A glorious summer of value?

The final day of the Paralympic Games saw the curtain fall on an extraordinary summer of sport in Europe, from Euro 2012 in Poland and Ukraine, to an amazing Tour de France and on to a stunning Olympic and Paralympic Games. As the Paralympic flame was passed on it started me thinking about which sponsorship assets provided the most value in terms of visibility. Let’s take a look at the evidence. 

Sky has spent around 15m Euros a year sponsoring their UCI pro tour cycling team, an amount that doesn’t include activation. To be a main sponsor of the Euro 2012 competition in Poland and Ukraine cost around 30m Euros, increasing to 50m with the media package, but this covered the entire four-year competition cycle. Likewise, the 70m to 80m Euros cost of being an IOC top programme sponsor covers four years (winter and summer games). 

Taken on an annual basis, these sums are close enough for a useful comparison of the visibility that was achieved. 

Sky certainly reaped the benefits when Bradley Wiggins crossed the line on the Champs Elysées. I’ve heard it suggested this was down to good luck, but it had been clear for some time that Wiggins and his team-mates were potential winners and Sky simply used that intelligence to inform their decision. On the other hand whilst Sky is well known in the UK, Italy and Germany, it’s not a household name in many of the countries where the Tour is shown, so much of the media coverage was of little real value. (I once had a client who had sponsored a Pro Tour cycling team and proudly achieved an estimated €35 million media coverage – but unfortunately had overlooked the fact that many people had no clue what their brand did.) 

A key factor in the Sky success was the ability to name the team, something that was not available for Euro 2012 sponsors. Whilst the championship secured deals with local and international brands it is doubtful whether any achieved the visibility of the Sky cycling deal.

London 2012 was of course by far the biggest event of the summer and most readers of Viewpoint will know that Olympic sponsorship comes in three flavours:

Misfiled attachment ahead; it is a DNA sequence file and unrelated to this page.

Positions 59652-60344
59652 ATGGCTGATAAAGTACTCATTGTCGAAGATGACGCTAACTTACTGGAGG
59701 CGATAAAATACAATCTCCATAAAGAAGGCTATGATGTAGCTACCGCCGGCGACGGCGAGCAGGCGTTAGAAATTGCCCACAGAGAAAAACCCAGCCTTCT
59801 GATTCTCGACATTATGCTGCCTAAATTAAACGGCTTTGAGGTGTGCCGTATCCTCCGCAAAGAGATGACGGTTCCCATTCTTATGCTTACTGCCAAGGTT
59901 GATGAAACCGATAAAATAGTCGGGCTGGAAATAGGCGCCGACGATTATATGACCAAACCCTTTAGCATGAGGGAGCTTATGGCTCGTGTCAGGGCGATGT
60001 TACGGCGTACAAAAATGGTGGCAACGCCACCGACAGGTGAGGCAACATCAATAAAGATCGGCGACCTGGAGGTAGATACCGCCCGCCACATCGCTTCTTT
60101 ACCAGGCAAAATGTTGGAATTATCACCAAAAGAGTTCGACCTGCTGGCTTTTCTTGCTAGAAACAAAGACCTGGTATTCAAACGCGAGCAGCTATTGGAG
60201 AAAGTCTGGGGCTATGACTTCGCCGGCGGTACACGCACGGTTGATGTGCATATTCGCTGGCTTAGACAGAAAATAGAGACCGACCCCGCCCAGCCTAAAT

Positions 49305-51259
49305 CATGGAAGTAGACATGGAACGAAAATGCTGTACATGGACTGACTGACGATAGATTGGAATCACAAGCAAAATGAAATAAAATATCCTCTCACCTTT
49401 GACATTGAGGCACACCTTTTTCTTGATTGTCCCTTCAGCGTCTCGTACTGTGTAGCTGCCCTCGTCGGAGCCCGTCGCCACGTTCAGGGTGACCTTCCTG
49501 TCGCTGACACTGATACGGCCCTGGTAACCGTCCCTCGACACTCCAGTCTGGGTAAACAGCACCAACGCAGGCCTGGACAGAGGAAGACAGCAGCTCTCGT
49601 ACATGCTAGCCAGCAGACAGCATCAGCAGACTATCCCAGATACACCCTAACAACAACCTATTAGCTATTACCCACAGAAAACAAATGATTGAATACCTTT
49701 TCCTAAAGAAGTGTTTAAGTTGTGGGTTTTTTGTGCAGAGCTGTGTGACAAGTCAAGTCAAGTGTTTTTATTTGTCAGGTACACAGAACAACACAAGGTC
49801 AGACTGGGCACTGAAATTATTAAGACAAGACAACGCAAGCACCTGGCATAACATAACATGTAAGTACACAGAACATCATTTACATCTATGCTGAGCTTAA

1. top rank: deals covering two Olympic games (winter and summer)
  2. Local Organising Committee deals for the event in the home country
  3. sponsorship emanating from National Olympic Committees

An Olympic sponsorship is all about association with the ‘five rings’ symbol and its intrinsic values. Since the main event was broadcast on national terrestrial TV channels there was no chance of a media package, and with few stadium banners, the only sponsor I personally noticed was Omega, who achieved real visibility at the televised athletics events. Other sponsors were left to promote awareness through live events, digital media and TV advertisements, with varying results.

With a wealth of TV and print coverage constantly repeating the team name, was Sky's sponsorship of the winning Tour de France team the smartest sponsorship of the summer? Is a four–year association with one of the world’s most iconic symbol of fair play and human endeavour a better long-term deal? Or would you put your money on a ‘classic’ sponsorship of the Euros, offering media packages and brand visibility in every country that tuned in? 

I would certainly suggest that at 15m Euros before activation, the Sky Pro Cycling deal romped home in first place for value for money. 

Add new comment

Plain text

  • No HTML tags allowed.
  • Web page addresses and e-mail addresses turn into links automatically.
  • Lines and paragraphs break automatically.